Textbook Notes (368,122)
Canada (161,660)
MGHB02H3 (269)
Chapter 13

Ch. 13 Notes

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Management (MGH)
Julie Mc Carthy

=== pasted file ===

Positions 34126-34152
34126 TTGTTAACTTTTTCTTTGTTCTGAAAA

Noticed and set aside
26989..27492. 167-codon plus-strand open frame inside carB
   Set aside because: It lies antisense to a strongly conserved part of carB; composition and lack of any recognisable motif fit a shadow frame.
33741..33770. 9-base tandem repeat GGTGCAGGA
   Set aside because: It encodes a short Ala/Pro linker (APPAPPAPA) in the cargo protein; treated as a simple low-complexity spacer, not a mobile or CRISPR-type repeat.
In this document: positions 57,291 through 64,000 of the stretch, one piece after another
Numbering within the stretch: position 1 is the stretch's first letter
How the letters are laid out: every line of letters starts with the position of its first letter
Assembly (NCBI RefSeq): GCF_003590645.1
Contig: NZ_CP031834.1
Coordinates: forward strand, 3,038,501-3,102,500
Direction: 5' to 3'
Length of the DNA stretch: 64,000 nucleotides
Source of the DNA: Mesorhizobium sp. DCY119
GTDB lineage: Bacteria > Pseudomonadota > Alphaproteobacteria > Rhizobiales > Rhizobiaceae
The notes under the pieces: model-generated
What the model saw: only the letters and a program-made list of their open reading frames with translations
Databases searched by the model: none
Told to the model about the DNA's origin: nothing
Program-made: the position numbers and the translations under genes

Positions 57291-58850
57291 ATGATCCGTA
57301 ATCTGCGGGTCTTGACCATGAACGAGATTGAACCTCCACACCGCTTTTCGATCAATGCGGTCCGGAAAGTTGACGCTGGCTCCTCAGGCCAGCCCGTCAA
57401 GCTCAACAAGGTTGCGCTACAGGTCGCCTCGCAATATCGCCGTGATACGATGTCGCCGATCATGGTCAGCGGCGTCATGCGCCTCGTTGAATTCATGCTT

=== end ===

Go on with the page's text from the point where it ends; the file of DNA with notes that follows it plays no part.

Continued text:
May 5, 2011 5:09 PM W6:Ch.13 WhatisConflict? Interpersonal Conflict: Process that occurs when one person, group or organizational subunit frus- trates the goal attainment of another. The conflicting parities might develop a dislike for each other, see each other as unreasonable and develop negative stereotypes of their opposites.Antagonistic be- haviours might include name calling, sabotage, or even physical aggression. Causes of Organizational Conflict Group Identification and Intergroup Bias - Identification with a particular group or class of peo- ple can set the stage for organizational conflict. Self-esteem is probably a critical factor. Identi- fying with the successes of ones own group and disassociating oneself from out-group failures boosts self-esteem and provides comforting feelings of social solidarity. In organizations, there are a number of groups or classes with which people might identify. Based on personal charac- teristics (e.g., race or gender), job functions (e.g., sales or production) or job level (e.g., manager or non-manager). Interdependence - when individuals or subunits are mutually dependent on each other to accom- plish their own goals, the potential for conflict exists. It necessitates interaction between the par- ties so that they can co-ordinate their interests. In addition, it means that each party has some power over the other Differences in power, status or culture - Power: If dependence is not mutual but one-way, the potential for conflict increases. If party Aneeds the collaboration of party B to accomplish its goal but B does not needAs assis- tance, antagonism may develop. Status: Conflict arises when people of lower status are dependent on those of higher status Culture: When two or more cultures develop in an organization, the clash in beliefs and val- ues can result in overt conflict www.notesolution.com
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